The last embrace- remembering Bangladesh

This is a photo from Time‘s best pictures of 2013. I will post this without further comment, letting the photographer speak for herself.

Taken by Taslima Akhter
Taken by Taslima Akhter

Taslima Akhter. Savar Dhaka, Bangladesh. April 24, 2013.

April 24, 2013, still remains fresh in my memory. At 9 AM when I got the news, I rushed to Rana Plaza. That morning I did not understand what a brutal thing had happened, but within hours I grasped the enormity and horror of it. The day passed with many people helping survivors and taking photos. At midnight there were still many people. I saw the frightened eyes of the relatives. Some were crying. Some were looking for their loved ones.

Around 2 AM among the many dead bodies inside the collapse, I found a couple at the back of the building, embracing each other in the rubble. The lower parts of their bodies were stuck under the concrete. A drop of blood from the man’s eye ran like a tear. Since then, this couple remains firmly in my heart. So many questions rose in my mind. What were they thinking at the last moment of their lives? Did they remember their family members? Did they to try to save themselves?

I keep asking myself whether the dreams of these people do not matter at all. Are they not worthy of our attention because they are the cheapest labor in the world? I have received many letters from different corners of the world, expressing solidarity with the workers. Those letters inspired me so much, while this incident raised questions about my responsibility as a photographer. My photography is my protest.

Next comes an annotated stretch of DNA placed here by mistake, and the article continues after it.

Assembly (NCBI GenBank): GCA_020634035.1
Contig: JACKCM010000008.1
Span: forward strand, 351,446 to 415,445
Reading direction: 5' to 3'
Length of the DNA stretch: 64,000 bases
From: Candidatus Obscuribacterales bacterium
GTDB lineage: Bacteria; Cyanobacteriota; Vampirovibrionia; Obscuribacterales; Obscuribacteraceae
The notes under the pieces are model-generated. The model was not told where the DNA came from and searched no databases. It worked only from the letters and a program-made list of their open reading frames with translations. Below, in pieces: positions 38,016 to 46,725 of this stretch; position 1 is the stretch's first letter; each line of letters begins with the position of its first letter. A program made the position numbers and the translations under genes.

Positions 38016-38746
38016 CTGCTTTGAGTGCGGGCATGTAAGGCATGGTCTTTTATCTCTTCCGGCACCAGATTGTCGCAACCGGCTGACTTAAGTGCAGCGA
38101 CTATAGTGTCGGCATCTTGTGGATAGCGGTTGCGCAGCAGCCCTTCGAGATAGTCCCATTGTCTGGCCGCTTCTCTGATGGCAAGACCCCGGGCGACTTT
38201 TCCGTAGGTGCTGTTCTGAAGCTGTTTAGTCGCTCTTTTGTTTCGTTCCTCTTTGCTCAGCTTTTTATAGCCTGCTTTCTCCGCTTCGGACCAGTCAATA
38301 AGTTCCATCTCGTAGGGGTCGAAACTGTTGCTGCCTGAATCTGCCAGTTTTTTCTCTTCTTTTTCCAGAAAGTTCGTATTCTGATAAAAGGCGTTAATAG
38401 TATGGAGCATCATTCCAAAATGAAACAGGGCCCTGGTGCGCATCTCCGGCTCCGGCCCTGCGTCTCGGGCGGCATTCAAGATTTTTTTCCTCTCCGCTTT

Helping the forgotten Rohingya- educating people on the outrage

A common word used to describe the Rohingya- a population of Muslims residing in the Buddhist-majority Rakhine State in southwestern Burma- is “forgotten.” They are a people without a country, unacknowledged by the government of Burma. After fleeing from their homes amid violence and terror,  they are seen as a nuisance to surrounding countries.

Rohingya refugees, three of thousands

I only heard of the Rohingya six months ago, thanks to an al-Jazeera English feature on their terrible plight as refugees in Bangladesh. The media focus on the people, 800,000 strong, is practically nonexistent. Political reform in Burma has often overshadowed the chaos in Rakhine. In a society where people have vowed to prevent another Rwanda, another Cambodia, it seems strange to see a lack of concentrated action against Burma and the surrounding countries to give the Rohingya some kind of political status.

A few weeks ago, I logged onto Twitter and saw that my feed was full of messages marked with the hashtag #RohingyaNOW. Organized by Anonymous, this Twitter offensive was successful in getting the Rohingya onto the global trending topics, peaking at 24,000 messages an hour. At the end of the day, a lot more people knew something about who these people were and what was happening to them.